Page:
FEAR (False evidence that appears real)



How much fear have you built into your life?  Some fears are obvious threats and some are so subtle you don’t realize that you have them.  As of now, we have a definite outside threat.  How odd, being isolated forces us to come to grips with our values and lifestyle.

I have just realized that not only has my fear escalated, because of the coronavirus it, has also made me aware of the small fears that I live with daily that consume me.  The virus has forced me to face my daily fears and ask “why must I have these”?  Are these fears forced upon myself, or are the actually valid.

How often are we faced with going into our studio looking at the blank canvas and recognizing that we are afraid?  Why?  Rationally, it doesn’t make sense that we would be afraid of a benign canvas.  The canvas isn’t going to jump out at you and attack you. It does though, bring up our vulnerability to being judged not only by ourselves, but also the fear of other's criticisms.  We may feel that we are not worthy as well, or afraid that our visions cannot come to fruition.  

So many fears we have developed over the years and the news and advertising industry has not helped the situation.  We have become brainwashed and believe things that are not true.

We also have forgotten how powerful we are as an individual and look too much for others to solve our problems.  

I do believe for me that this pandemic has forced me to come to grips with my fears and also discover my strengths.  All of a sudden, believing I am gluten sensitive becomes a hoax I developed in my mind.  How many other things have I caused myself to believe that are not true? 

What we once thought was important isn’t as important anymore.  I only hope that after this is all over that I remember what I have learned and don’t back to things as usual.  This is a time to reevaluate what is true and what isn’t, what is of value and what isn’t, and what should continue in our lives and what needs to be thrown away. [recent max=1 template=caption/]

Cold Wax Part II Tools and Applications


Exploration is really the essence of the human spirit.~Frank Borman


This is part two of my Cold Wax post covering tools and applications. Please read part one before continuing if you haven't done so.  We've talked about the supports and types of wax in my previous post.  Essentially, it is best to use a harder support if you want to use thicker layers of wax. Below are the lists of tools and mediums used with CWM.  

Tools for applying the wax:  Brayers (2",4" & 6" Speedball and Inovart ), brushes (all sizes, all types), Princeton Catalyst Blades, pallet knives,  Princeton Catalyst Silicone Wedge, Dough Scraper by Wilton 

Tools for drawing:  Charcoal, Graphite stick (preferably soft), oil sticks, oil bars, bamboo skewer, stencils, doily, Q-tips, oil pastels, beeswax crayons, knitting needles, pottery scraper, pottery carving tool, oil pen, stamps, the above Princeton Catalyst Blades and Wedges can also be used for marking.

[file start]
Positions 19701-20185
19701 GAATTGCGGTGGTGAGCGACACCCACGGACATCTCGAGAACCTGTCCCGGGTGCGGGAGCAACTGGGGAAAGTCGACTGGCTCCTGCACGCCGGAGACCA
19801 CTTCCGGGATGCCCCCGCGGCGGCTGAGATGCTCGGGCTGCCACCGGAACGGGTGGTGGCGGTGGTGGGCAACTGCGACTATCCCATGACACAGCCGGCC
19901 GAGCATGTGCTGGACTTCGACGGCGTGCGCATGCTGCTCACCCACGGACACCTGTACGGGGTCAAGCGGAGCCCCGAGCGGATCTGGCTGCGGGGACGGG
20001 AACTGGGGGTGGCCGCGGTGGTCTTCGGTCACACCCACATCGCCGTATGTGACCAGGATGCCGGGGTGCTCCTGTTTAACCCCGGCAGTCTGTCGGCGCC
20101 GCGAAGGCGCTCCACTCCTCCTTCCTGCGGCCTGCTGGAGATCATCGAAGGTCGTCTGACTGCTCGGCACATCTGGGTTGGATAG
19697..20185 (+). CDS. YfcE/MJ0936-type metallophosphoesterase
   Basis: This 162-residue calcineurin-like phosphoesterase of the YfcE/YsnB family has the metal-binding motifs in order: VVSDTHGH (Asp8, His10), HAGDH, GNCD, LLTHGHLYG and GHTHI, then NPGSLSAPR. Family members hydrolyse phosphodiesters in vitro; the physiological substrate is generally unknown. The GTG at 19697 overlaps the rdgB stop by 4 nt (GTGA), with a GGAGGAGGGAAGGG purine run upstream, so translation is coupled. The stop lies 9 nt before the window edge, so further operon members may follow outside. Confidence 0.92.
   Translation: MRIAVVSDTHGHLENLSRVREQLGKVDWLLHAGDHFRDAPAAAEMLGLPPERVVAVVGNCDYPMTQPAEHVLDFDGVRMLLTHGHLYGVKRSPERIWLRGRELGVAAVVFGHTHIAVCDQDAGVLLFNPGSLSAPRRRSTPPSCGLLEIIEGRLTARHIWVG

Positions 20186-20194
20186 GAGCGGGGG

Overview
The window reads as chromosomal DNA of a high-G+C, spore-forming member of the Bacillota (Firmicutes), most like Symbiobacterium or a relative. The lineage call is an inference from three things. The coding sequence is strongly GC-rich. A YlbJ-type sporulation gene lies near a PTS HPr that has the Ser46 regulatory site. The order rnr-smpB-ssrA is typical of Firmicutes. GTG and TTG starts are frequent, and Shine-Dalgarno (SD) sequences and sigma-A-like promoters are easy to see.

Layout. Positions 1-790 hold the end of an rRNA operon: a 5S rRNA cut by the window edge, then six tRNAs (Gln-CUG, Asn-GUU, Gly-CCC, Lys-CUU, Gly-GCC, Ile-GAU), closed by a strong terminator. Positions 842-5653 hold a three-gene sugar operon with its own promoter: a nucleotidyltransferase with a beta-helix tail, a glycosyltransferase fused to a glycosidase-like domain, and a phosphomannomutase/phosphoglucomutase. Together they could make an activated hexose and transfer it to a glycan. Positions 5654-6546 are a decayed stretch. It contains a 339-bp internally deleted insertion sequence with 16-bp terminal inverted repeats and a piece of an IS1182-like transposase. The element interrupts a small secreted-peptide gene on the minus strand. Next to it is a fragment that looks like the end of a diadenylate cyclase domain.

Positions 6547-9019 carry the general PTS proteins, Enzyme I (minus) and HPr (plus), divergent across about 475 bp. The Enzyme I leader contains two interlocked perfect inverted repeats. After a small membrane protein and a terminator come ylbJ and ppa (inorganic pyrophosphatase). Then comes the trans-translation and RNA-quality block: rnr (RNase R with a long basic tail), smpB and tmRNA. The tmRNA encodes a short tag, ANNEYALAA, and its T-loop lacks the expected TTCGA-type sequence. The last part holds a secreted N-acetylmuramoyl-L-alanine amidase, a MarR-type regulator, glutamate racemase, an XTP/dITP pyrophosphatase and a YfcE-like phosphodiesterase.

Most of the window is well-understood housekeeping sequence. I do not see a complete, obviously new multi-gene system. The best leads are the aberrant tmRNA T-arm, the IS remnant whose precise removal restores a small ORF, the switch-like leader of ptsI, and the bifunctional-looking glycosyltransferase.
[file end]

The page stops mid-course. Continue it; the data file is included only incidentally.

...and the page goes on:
Tools for creating texture:  Rubber basting brush, steel wool, yarn or string, plastic combs, pattern tracers, plastic wrap, bubble wrap, whisk broom, muslin, florist mesh, cheese cloth

Mediums: Following to thicken CW-Marble dust, lime, coffee, dirt, graphite powder, Gilder paste, sand; Citra Solve and Gamsol to remove layers of wax, Gamblin Solvent free Gel, Solvent free fluid and Liquin to thin mixture or glaze.

Application: Prior to putting down the first layer of CWM, prime your support with a solid color of oil paint of your choice.  Let the it dry throughly before laying down layers of CWM.  Take a large sheet of Reynolds Freezer Paper, tape it to a flat surface.  This will be your pallet.  Lay out your pallet of oil paint, take a dollop of oil paint and mix with pallet knife 30 to 50% of CWM.  Then take your brayer and roll into mixture on Freezer Paper. Roll the mixture on primed support.  Take another color and do the same, etc.  You can lay wet into wet if you have a light touch.  You can dry in between layers. 

It is advised that you work on more than one painting at a time to allow for drying time. You will have different drying times for different colors of oil paint

You can then build up by layering with larger amounts by applying it with pallet knife, squeegee, wedge etc. As the wax dries, you can start to scrape, revealing the layers below, or you can use any of your drawing tools. Drawing is much easier if the layers are somewhat dry.  It is easier to mark when it is tacky and not completely dry.  

There isn't one way to use CWM.  I noticed through my research that each artist creates their own style.  Some artist may create abstracts, while other may create landscapes, still life or figures. Some artists may prefer the squeegee, wedge, scraper or pallet knife to apply the cold wax and oil paint mixture rather than the roller or a combination of both.